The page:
Blood test measuring percent donor-derived cell-free DNA could eliminate much of the need for endomyocardial biopsy
WEDNESDAY, Jan. 27, 2021 (HealthDay News) — A blood biomarker, percent donor-derived cell-free DNA (%ddcfDNA), is promising for the early detection of acute rejection (AR) after heart transplant, according to a study published online Jan. 13 in Circulation.
Sean Agbor-Enoh, M.D., Ph.D., from the Genomic Research Alliance for Transplantation in Bethesda, Maryland, and colleagues examined the performance of %ddcfDNA for the detection of AR in heart transplant patients. AR, including acute cellular rejection (ACR) and antibody-mediated rejection (AMR), was defined using histopathology data. Data were included for 171 patients followed for a median of 17.7 months posttransplant.
The researchers found that after surgery, median %ddcfDNA levels decayed to 0.13 percent by 28 days and then increased for patients with AR versus those without AR (0.38 versus 0.03, respectively). The increase was detected 0.5 and 3.2 months prior to the histopathological diagnosis of ACR and AMR, respectively. For AR, the area under the receiver operator characteristics curve (AUROC) was 0.92. The negative predictive value for AR was 99 percent with a 0.25 %ddcfDNA threshold and would have safely eliminated 81 percent of endomyocardial biopsy. Comparing AMR to ACR, %ddcfDNA showed distinctive characteristics, including fivefold higher levels, higher AUROC (0.95 versus 0.85), higher guanosine-cytosine content, and a higher percentage of short ddcfDNA fragments.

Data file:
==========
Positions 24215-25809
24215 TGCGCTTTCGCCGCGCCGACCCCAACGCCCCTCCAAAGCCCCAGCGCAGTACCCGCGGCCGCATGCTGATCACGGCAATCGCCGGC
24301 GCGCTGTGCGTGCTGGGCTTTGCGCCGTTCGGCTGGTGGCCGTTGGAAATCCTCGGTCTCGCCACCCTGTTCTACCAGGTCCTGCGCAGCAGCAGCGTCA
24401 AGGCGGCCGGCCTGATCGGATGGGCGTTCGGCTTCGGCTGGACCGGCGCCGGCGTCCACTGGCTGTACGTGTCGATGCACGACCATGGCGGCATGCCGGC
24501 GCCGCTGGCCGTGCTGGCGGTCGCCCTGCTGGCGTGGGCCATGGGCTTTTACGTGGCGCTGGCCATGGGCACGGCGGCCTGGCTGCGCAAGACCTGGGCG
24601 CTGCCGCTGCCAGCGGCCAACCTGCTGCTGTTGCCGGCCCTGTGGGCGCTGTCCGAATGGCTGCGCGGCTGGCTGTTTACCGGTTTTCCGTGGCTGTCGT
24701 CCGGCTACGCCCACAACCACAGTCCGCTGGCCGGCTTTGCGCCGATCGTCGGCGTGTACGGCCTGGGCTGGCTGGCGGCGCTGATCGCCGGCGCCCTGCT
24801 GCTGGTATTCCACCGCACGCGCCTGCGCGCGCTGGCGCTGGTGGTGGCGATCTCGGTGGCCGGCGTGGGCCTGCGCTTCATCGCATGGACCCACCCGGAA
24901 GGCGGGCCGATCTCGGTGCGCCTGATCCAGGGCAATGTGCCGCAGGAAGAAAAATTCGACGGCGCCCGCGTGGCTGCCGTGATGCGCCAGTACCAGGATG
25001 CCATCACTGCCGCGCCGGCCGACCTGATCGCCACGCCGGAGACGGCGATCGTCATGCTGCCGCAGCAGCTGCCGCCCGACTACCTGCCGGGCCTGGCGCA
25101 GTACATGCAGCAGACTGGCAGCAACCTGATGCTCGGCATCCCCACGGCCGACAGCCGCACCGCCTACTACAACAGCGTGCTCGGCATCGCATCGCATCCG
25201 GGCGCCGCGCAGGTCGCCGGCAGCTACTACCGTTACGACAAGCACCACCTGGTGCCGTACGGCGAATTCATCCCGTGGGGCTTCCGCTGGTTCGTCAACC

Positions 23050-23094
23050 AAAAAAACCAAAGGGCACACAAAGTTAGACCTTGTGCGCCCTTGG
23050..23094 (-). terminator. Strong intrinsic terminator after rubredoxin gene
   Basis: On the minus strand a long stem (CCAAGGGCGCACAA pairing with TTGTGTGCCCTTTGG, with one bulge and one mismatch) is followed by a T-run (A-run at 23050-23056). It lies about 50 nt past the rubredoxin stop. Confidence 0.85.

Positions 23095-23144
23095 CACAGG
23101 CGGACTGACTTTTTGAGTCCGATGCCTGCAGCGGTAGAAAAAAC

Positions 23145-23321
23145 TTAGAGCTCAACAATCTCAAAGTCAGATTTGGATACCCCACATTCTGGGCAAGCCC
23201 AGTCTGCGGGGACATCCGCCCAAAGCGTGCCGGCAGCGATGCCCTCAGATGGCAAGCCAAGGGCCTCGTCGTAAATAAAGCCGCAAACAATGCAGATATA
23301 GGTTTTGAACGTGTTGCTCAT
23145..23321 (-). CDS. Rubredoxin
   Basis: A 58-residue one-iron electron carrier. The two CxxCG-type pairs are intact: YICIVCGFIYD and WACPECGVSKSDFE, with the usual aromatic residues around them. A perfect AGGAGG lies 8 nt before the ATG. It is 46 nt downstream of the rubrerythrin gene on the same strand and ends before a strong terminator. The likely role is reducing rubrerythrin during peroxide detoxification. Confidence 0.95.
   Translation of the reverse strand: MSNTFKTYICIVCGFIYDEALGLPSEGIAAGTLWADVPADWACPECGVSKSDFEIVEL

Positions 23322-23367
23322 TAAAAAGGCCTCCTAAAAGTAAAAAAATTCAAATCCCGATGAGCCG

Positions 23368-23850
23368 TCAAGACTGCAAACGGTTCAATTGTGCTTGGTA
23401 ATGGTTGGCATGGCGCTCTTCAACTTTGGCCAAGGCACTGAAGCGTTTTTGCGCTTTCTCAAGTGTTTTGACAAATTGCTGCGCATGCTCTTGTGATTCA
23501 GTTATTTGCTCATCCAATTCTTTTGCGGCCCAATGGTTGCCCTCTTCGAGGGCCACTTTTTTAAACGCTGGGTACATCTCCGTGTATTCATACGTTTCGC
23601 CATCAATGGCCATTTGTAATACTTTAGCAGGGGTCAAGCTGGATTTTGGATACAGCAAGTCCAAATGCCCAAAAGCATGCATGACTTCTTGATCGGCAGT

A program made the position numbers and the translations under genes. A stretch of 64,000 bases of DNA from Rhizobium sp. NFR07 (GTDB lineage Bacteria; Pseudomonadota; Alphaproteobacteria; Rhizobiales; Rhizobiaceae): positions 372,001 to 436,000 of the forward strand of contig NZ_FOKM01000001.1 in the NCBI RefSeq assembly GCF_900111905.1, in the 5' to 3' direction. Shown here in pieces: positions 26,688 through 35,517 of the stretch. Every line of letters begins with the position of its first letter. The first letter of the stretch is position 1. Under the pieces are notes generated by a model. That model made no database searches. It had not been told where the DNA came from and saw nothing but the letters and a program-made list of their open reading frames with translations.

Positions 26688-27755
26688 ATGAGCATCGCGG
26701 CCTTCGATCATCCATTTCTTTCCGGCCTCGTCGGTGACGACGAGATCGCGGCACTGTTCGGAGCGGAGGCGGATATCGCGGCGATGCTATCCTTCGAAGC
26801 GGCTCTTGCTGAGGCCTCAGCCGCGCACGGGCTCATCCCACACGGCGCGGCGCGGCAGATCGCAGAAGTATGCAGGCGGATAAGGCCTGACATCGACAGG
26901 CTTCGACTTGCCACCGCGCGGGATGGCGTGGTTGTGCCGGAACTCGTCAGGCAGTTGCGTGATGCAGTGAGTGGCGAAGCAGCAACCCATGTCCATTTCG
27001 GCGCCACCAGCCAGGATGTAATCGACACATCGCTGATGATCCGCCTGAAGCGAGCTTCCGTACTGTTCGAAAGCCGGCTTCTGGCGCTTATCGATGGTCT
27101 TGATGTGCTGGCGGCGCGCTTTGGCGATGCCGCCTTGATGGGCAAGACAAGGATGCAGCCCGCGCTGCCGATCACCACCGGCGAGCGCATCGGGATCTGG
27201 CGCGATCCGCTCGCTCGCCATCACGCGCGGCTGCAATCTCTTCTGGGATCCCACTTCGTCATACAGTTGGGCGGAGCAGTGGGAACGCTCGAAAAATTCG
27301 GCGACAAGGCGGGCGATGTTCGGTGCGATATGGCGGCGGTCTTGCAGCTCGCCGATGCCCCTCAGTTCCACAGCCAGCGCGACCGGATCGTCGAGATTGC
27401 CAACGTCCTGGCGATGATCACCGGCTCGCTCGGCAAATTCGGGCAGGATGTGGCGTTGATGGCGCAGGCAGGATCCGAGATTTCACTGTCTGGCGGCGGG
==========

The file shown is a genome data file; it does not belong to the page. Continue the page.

“Our data supports the use of %ddcfDNA as a ‘liquid biopsy,’ to monitor allograft health in heart transplant patients. %ddcfDNA is reliable and reproducible, varies both quantitatively and qualitatively in AMR and ACR, has excellent biomarker performance characteristics, and unmasks pathology earlier than existing tools,” the authors write.
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